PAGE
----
The conservation sector continues to be fairly fragmented today and we work towards reducing this by improving networking and collaborative opportunities. Obviously many rainforest organisations would be benefitted with access to improved support that helps them raise funds, be  compliant and strategise.  

We began by offering fundraising services to our partners where we raised over $500,000 for partners through regular gifting over the year.

We worked closely with our partners to develop the right ask and set up data capture and donor management services for them. As far as we know we are the only charity that offers this service to other charities,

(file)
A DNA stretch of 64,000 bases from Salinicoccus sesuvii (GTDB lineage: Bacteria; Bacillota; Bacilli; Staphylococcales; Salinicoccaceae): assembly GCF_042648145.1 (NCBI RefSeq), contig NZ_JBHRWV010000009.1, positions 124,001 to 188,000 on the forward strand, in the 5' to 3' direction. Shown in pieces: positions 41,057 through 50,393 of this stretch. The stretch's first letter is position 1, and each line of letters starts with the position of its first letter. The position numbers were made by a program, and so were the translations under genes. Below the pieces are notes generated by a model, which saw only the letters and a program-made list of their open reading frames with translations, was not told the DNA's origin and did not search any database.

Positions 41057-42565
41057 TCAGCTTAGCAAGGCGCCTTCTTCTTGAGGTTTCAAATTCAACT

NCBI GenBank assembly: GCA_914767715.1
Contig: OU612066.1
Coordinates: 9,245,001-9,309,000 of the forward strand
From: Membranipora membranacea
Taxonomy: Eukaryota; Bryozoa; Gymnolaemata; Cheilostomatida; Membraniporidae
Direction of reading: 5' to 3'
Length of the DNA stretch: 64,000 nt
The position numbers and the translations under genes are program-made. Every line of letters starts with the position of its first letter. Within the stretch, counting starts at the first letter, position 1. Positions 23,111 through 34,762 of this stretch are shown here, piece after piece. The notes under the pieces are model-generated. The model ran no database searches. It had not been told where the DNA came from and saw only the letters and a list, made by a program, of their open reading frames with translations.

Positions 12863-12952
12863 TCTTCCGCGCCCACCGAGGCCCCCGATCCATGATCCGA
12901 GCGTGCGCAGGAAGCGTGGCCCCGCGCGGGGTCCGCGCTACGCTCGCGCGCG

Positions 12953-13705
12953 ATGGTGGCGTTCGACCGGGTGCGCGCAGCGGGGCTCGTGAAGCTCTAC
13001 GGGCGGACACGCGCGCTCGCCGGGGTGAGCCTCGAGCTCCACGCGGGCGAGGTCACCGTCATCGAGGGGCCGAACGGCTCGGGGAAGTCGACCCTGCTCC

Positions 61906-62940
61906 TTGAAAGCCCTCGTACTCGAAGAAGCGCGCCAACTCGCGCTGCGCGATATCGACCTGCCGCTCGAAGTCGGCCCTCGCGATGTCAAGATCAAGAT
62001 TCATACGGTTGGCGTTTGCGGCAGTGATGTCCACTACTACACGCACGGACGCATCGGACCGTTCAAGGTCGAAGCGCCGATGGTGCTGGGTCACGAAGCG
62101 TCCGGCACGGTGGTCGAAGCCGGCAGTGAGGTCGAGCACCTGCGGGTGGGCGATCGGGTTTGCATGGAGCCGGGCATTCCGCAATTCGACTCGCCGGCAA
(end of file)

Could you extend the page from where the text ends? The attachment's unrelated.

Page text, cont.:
As far as we know we are the only charity that offers this service to other charities, insulating our partners from all the bad press linked to for profit supply chains for direct marketing.

We continue to offer over 2000 hours of pro-bono support to our partner, Rainforest Information Centre, an organisation that has been instrumental in protecting the forests of Northern NSW and Tasmania.

A similar number of hours of pro bono support is offered to our international partners Rainforest Rescue International- Sri Lanka that is working on the Singharaja Rainforest Corridor. and the Orangutan Information centre in Sumatra.

In early 2017 we placed a conservation scientist with Orangutan Information centre, to support them with capacity building in Forest patrolling and supplied over 5 camera traps for this group, through our crowd funding site - fundmyplanet which we co manage with the Rainforest Information centre.





Funds raised for project partners through DM.


What's in store for us in 2018

panut OIC recue.jpg